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EU: UK Settlement

Volume 773: debated on Wednesday 8 June 2016


Asked by

To ask Her Majesty’s Government whether the European Council decision of 19 February is legally binding on the Court of Justice and the European Parliament before the European Union treaties are changed to reflect it, and when they expect that change to take place.

My Lords, the international law decision contains legally binding and irreversible provisions specifying how certain articles in EU treaties should be interpreted. That interpretation will apply to all EU institutions, including the European Parliament. The Court of Justice confirmed that it is required to take such decisions into account when interpreting the treaties. The decision includes a commitment that the member states will, at the next opportunity, amend the treaties to address key UK concerns.

My Lords, I thank the noble Baroness for that Answer but she appears to forget the 1992 European Council in Edinburgh, which decided that national citizenship was superior to the new EU citizenship that had just been agreed at Maastricht. However, the Court of Justice overturned that, having merely taken it into account. How is the Prime Minister’s deal anything approaching the root-and-branch reform of the EU that he promised in his Bloomberg speech? If the Minister cannot say, is it honest of the Government to pretend that this deal justifies our staying in a wholly unreformed and clearly failing European Union? I ask the noble Baroness yet again: why do the Government want us to stay on the “Titanic”?

My Lords, my right honourable friend the Prime Minister successfully renegotiated a deal that is better for the UK than any before and means that we are stronger, better off, and safer within the European Union. He made sure that the agreement provided that we are protected by international law which means that this will be put into effect. That means we are in a better position than ever before. It is right that when those who go to vote make their minds up they bear all that in mind. I do not tell them how to vote. I certainly hope they will consider the facts carefully before they do so.

Can my noble friend confirm that there are no circumstances similar to the one that the noble Lord raised, in which the European Court of Justice has overturned a decision taken by the European Council? Can she further confirm that in the package negotiated by the Prime Minister is something called the red card system, which substantially enhances the roles of national Parliaments in the whole legislative procedure of the European Union?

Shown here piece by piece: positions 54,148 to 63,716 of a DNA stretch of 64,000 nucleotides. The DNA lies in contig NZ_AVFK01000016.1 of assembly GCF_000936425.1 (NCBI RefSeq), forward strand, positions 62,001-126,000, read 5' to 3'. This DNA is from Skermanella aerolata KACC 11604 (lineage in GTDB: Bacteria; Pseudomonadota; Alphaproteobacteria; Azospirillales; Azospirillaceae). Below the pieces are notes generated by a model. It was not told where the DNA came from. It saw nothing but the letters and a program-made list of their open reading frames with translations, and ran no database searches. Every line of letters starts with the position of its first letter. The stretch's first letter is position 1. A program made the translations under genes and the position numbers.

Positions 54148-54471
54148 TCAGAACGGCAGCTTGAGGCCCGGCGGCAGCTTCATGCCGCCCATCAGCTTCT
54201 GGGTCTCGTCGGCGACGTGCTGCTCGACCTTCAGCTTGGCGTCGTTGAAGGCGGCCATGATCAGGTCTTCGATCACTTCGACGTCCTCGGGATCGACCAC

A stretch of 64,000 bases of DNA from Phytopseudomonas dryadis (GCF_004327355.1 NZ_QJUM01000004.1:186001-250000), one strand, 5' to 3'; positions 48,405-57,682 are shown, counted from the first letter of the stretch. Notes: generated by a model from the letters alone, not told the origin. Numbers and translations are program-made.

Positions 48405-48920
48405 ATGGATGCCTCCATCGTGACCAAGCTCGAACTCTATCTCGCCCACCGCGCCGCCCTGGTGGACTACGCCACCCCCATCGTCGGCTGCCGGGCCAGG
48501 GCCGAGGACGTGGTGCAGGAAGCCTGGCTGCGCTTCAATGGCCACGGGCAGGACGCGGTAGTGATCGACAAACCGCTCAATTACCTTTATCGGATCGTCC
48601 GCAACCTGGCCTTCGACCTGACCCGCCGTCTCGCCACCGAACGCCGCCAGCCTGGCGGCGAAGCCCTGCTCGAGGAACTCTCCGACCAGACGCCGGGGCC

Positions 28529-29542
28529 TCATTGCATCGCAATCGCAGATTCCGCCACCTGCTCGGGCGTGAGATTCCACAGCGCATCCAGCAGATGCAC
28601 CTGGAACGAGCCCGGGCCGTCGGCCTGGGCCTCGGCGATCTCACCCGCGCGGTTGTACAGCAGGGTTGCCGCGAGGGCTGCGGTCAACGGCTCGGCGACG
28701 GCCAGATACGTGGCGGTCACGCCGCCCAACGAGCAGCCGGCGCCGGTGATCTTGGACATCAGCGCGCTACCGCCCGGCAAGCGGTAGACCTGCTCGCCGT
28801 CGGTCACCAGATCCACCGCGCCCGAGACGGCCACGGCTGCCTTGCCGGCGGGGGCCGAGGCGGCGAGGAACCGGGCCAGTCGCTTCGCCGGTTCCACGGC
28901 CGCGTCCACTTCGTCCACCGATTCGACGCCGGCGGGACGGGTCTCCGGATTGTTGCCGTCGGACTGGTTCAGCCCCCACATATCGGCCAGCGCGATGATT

Will the noble Baroness confirm that if the British people decide to leave the European Union none of the provisions agreed on 19 February will prevail and, until our membership is finished after the negotiations over our exit route, none of the aspects in the deal will apply?

My Lords, I can confirm that. It has been made clear that the agreements reached by my right honourable friend take effect only if there is a vote to remain in the European Union in just a couple of weeks and one day. If the country decides that it prefers that the UK should leave the European Union, one then invokes Article 50 and we go through that process.

My Lords, I am sorry to have to get up again. I think it is the turn of the Lib Dem Benches, having not heard from them. Then we can come back to the Conservative Benches.

Does the Minister agree that the February decision of the heads of state and government—not of the European Council—and indeed our future in the EU, has a degree of clarity and certainty which shines out, compared with the sketchy and shifting scenarios that we hear from the Brexiteers, whose model is based variously on Norway, Canada or Albania, depending on the speaker, the day or the hour?

My Lords, the noble Baroness is right to point to the fact that the deal is indeed in international law and therefore its terms are certain, and that, at the moment, those who wish to reject that deal have not set out the alternatives.

My Lords, in addition to the legal point made by the noble Lord, Lord Pearson, is there not a question of logic? Is it really possible to contemplate a genuine single market with one country having its own currency? If we stay in the European Union, is it not the case that ultimately we will be forced into the single currency?

My Lords, no, part of the agreement is that there is a protection for the United Kingdom to retain a veto to remain outside the eurozone.

Is it not the case that so long as we remain in the European Union we will continue to have a veto on any potential applications to join, including if Turkey were to make such an application, because enlargement is a matter for unanimity under the treaty? Is it not also the case that, for exactly the same reason, we would continue to have a veto on any increase in the EU budget? Is it not therefore the case that in saying precisely the opposite to those two things over the last few days the Brexit campaign has once again—sad as it is to have to use the word—told lies to the British public?

My Lords, I do not say that those who present an inaccurate description are telling falsehoods. I follow my right honourable friend the Prime Minister in saying that perhaps they simply do not have quite as much direct experience of the EU as he has had as Prime Minister. Unusual though it may be for me to agree so wholeheartedly with the noble Lord, Lord Davies, I have to say that he is right.